Frequently Asked Questions
Have the number of kidnaps increased in recent years?
Overall yes, but in common with all risks affected by political environments the frequency varies depending upon how effective the local law enforcement is and what the political agenda of the government in power is at the time. This means that in some countries the frequency is currently up and in others it is down.
Trends do occur as one group often copies what another has done, but in general the more experienced kidnappers go for longer periods of detention and higher ransoms, while the more amateur will be content with a smaller but quicker payment. All criminal organisations need revenue and kidnapping is a simple and very effective way for them to raise substantial amounts.
What is the risk?
There are many reasons why some countries witness more kidnaps than others:
- The uneven spread of wealth throughout society
- The lack of capability and professionalism of the local law enforcement agencies
- The desire to launder money
- Endemic corruption
- The extent of organised crime
What types of group carry out this crime?
Criminals. Everything from large guerilla groups carrying out hugely sophisticated and long drawn out cases demanding high payments at one extreme, to ‘express’ cases carried out by opportunists in exchange for a fast return at the other extreme.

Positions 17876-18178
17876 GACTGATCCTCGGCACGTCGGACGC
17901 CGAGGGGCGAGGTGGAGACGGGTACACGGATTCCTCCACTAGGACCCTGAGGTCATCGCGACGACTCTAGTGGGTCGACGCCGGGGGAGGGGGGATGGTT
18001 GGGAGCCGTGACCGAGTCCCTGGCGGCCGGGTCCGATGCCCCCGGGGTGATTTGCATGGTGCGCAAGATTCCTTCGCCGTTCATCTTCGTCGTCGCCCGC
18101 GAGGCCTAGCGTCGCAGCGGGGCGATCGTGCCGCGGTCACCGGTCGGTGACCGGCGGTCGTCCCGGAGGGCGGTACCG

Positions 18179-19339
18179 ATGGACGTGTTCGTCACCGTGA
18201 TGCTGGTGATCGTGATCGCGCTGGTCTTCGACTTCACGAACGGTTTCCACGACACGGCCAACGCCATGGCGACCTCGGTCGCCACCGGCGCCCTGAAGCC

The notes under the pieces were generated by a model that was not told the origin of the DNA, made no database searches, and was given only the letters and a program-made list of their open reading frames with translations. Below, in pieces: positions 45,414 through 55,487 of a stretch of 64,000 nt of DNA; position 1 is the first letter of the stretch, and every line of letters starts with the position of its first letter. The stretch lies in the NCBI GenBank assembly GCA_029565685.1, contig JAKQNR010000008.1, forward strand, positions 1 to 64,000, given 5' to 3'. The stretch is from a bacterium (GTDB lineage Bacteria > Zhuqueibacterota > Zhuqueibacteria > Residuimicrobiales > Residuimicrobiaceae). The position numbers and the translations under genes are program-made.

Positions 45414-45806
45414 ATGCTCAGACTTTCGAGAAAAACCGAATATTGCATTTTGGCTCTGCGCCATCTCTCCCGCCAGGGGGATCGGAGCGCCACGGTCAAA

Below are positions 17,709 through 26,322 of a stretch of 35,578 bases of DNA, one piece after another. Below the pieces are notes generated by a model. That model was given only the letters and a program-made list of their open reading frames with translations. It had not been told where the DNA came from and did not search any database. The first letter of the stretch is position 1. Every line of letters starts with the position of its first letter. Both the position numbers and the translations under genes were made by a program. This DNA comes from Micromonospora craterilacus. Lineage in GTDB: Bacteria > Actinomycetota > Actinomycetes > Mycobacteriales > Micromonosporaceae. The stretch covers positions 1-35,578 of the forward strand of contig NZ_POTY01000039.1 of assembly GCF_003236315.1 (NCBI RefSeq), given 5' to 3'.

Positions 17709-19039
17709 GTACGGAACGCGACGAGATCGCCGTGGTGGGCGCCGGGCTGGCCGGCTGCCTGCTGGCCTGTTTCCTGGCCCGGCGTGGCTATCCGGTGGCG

It is very important to have some understanding of who you are dealing with, and that this can change. It is quite common for instance for street gangs to carry out the abduction but then ‘sell on’ the victim to more organised groups that detain the victim and carry out the ransom negotiations. The policy provides the vital support of an experienced consultant to assist the family throughout, providing expert advice whatever the circumstances of the case.
Is it only the very wealthy who are potential targets?
Kidnappers will target people who they think are wealthy and whose lifestyle makes them easy to take. The very wealthy are generally more aware of the threat however, they have more influential connections and are able protect themselves which means that they tend to be harder targets. Clearly this does not mean that they are not at risk, but professionals or those with small family businesses make ideal targets as they tend to be more accessible.
Can I insure myself and/or family for individual trips?
Yes, but what you ought to be considering is your own safety. If the threat of kidnap is high, you should re-consider whether to go at all. It is very important when planning a trip to understand the risks involved in the area to be visited and that different areas within a single country may be more exposed to the risk of kidnap than others. Travelling by land in rural areas will always be more dangerous than flying for instance and the purpose of the trip could also make a difference.